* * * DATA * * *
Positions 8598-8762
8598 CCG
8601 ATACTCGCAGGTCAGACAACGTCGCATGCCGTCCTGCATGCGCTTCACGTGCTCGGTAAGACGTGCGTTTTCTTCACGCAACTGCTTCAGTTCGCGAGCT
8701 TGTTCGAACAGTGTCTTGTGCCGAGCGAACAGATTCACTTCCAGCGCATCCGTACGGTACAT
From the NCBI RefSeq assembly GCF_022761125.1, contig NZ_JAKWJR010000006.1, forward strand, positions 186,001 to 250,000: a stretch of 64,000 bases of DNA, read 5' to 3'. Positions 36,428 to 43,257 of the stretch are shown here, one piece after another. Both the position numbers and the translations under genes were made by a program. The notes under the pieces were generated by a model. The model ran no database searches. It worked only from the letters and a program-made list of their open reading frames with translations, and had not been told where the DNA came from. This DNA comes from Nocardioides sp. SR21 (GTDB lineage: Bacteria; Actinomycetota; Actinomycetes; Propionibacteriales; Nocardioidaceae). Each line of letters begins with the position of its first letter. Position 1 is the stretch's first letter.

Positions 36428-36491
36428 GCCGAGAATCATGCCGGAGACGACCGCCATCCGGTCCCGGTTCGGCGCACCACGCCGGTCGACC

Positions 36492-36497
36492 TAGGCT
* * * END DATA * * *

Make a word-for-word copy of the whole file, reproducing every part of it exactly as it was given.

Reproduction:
Positions 8598-8762
8598 CCG
8601 ATACTCGCAGGTCAGACAACGTCGCATGCCGTCCTGCATGCGCTTCACGTGCTCGGTAAGACGTGCGTTTTCTTCACGCAACTGCTTCAGTTCGCGAGCT
8701 TGTTCGAACAGTGTCTTGTGCCGAGCGAACAGATTCACTTCCAGCGCATCCGTACGGTACAT
From the NCBI RefSeq assembly GCF_022761125.1, contig NZ_JAKWJR010000006.1, forward strand, positions 186,001 to 250,000: a stretch of 64,000 bases of DNA, read 5' to 3'. Positions 36,428 to 43,257 of the stretch are shown here, one piece after another. Both the position numbers and the translations under genes were made by a program. The notes under the pieces were generated by a model. The model ran no database searches. It worked only from the letters and a program-made list of their open reading frames with translations, and had not been told where the DNA came from. This DNA comes from Nocardioides sp. SR21 (GTDB lineage: Bacteria; Actinomycetota; Actinomycetes; Propionibacteriales; Nocardioidaceae). Each line of letters begins with the position of its first letter. Position 1 is the stretch's first letter.

Positions 36428-36491
36428 GCCGAGAATCATGCCGGAGACGACCGCCATCCGGTCCCGGTTCGGCGCACCACGCCGGTCGACC

Positions 36492-36497
36492 TAGGCT